How to Write While Working Full-Time

Posted January 24, 2017 by Amanda Shofner in Writing / 0 Comments

Trying to squeeze writing into your day when you work full-time is tough. I know because it’s my constant battle. But here are a few easy steps you can take to win the epic fight. (Or you know, just write.)

1. Get intimate with your schedule

Learn it. Get a feel for it. When you understand how your day and week flow, you’ll be able to learn where you have natural free time—even if it’s as simple as fifteen minutes on the bus—or where you can make room for writing.

2. Don’t be afraid to experiment with time and place

Stop saying “I can only write when…” I mean, unless your goal is to NOT write. Try writing at night. Or in the morning. Try writing at work on your lunch break. Or dictate your book while you walk the dog.

The point is, try. You might find a way to sneak writing in that you hadn’t considered before.

3. Reduce the number of decisions you make

In other words, get comfortable with planning ahead.

I lay out my clothes the night before rather than stare at my closet for five minutes every morning. I make egg muffins to eat for breakfast and plan out lunches for the week. You could even plan your dinners, too. (I’m still working toward that lofty goal.)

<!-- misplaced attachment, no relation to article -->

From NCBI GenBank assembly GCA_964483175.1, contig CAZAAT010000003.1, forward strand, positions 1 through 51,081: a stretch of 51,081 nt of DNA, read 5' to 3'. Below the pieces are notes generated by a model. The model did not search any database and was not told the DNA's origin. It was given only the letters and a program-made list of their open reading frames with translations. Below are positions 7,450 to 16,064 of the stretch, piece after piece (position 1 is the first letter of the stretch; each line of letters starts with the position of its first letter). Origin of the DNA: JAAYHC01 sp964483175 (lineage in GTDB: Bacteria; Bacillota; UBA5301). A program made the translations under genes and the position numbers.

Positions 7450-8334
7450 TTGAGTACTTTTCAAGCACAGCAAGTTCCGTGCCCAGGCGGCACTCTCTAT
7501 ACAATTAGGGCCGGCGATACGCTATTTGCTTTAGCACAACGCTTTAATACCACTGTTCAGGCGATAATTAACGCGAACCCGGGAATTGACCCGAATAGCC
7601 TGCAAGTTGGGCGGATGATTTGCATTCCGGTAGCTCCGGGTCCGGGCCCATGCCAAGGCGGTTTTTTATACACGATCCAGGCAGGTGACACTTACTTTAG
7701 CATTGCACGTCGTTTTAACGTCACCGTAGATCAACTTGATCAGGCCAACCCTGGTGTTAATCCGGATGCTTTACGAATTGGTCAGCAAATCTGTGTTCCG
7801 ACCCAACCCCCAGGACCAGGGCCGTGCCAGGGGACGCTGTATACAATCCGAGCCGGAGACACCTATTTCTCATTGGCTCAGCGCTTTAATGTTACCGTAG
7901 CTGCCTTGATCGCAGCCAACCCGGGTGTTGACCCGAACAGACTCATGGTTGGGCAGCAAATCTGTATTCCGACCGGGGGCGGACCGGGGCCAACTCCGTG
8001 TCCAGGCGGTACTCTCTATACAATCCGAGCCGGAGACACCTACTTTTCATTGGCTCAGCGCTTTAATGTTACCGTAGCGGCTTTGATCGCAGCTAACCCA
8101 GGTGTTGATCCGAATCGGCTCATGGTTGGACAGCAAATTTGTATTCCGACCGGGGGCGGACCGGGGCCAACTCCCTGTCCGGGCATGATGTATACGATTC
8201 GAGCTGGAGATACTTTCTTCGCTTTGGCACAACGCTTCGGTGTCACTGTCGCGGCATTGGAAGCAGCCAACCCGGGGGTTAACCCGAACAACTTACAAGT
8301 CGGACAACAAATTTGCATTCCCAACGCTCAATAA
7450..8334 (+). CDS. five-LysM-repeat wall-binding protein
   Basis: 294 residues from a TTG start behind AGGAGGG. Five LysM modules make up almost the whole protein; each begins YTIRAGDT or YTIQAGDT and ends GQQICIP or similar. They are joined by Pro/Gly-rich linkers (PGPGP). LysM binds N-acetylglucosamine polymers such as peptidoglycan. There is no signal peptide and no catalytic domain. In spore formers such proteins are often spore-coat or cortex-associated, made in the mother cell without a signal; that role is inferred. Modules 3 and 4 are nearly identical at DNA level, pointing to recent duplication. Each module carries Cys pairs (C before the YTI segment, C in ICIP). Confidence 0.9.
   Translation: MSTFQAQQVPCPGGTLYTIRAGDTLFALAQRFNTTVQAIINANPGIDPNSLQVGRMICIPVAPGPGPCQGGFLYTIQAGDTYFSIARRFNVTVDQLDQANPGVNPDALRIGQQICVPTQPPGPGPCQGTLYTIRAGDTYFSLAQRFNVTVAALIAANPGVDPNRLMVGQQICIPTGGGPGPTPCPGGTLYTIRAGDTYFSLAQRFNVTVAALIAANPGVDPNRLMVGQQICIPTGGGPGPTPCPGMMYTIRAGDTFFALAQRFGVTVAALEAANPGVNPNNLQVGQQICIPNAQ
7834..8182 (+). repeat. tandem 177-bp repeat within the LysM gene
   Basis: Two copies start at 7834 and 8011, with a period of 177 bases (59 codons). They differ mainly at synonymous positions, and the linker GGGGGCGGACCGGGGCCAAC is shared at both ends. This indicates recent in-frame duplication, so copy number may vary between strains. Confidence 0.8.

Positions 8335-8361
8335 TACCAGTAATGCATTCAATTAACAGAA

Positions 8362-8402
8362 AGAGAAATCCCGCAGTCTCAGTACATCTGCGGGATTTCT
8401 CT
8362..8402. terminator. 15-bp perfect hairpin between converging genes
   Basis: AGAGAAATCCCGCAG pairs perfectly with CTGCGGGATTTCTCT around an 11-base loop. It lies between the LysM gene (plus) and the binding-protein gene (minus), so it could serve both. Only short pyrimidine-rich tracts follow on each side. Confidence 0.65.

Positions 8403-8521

Even though it takes time and effort to put all those in place, it taxes my brain less during the week, so my creative energy reserves gets less low. Win-win.

4. Practice self-care

Seriously. SERIOUSLY. If you heed nothing else, heed this: take care of yourself. If you’re tired and burnt out, your writing will suffer. When your creative tank is low, find ways to top it off.

Let me repeat: if you don’t take care of yourself, every other point on this list so far is useless. Self-care differs for every individual, so figure out what it means for you.

Read a book, take an Epsom salt bath, go for a walk, surround yourself with puppies all day, take a spa day. Give yourself something—even if it’s small—every day and take care of yourself.

5. Be forgiving

You probably won’t get to accomplish everything you set out to do. And that’s okay. Do what you can when you can. The more you get down on yourself for not accomplishing something, the more negative energy you bring to your next writing session. Forgive yourself instead. Realize that life happens—you can and will get back to writing when you can.

Check your beliefs occasionally too—maybe what you tell yourself is holding you back.

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